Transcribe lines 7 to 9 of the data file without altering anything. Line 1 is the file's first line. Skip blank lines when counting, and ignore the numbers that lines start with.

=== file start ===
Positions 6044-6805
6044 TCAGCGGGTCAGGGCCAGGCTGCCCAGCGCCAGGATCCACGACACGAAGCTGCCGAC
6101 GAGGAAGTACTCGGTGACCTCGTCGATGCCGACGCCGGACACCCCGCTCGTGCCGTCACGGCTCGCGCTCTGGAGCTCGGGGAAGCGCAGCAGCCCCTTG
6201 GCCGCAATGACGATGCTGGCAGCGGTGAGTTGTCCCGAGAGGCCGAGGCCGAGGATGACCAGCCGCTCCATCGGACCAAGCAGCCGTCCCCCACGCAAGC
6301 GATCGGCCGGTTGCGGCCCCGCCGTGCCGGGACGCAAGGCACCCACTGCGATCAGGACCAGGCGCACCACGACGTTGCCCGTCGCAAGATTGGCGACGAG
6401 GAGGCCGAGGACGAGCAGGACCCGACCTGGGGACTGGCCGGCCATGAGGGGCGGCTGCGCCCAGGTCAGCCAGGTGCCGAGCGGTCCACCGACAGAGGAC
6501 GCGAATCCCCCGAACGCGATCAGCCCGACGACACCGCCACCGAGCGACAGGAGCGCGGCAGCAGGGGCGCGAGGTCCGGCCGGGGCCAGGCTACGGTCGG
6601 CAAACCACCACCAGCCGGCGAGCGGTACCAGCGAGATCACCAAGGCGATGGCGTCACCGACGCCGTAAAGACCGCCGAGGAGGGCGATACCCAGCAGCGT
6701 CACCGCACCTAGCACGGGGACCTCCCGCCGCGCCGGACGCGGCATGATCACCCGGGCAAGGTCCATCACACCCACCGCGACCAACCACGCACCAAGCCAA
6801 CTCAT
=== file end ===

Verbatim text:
6501 GCGAATCCCCCGAACGCGATCAGCCCGACGACACCGCCACCGAGCGACAGGAGCGCGGCAGCAGGGGCGCGAGGTCCGGCCGGGGCCAGGCTACGGTCGG
6601 CAAACCACCACCAGCCGGCGAGCGGTACCAGCGAGATCACCAAGGCGATGGCGTCACCGACGCCGTAAAGACCGCCGAGGAGGGCGATACCCAGCAGCGT
6701 CACCGCACCTAGCACGGGGACCTCCCGCCGCGCCGGACGCGGCATGATCACCCGGGCAAGGTCCATCACACCCACCGCGACCAACCACGCACCAAGCCAA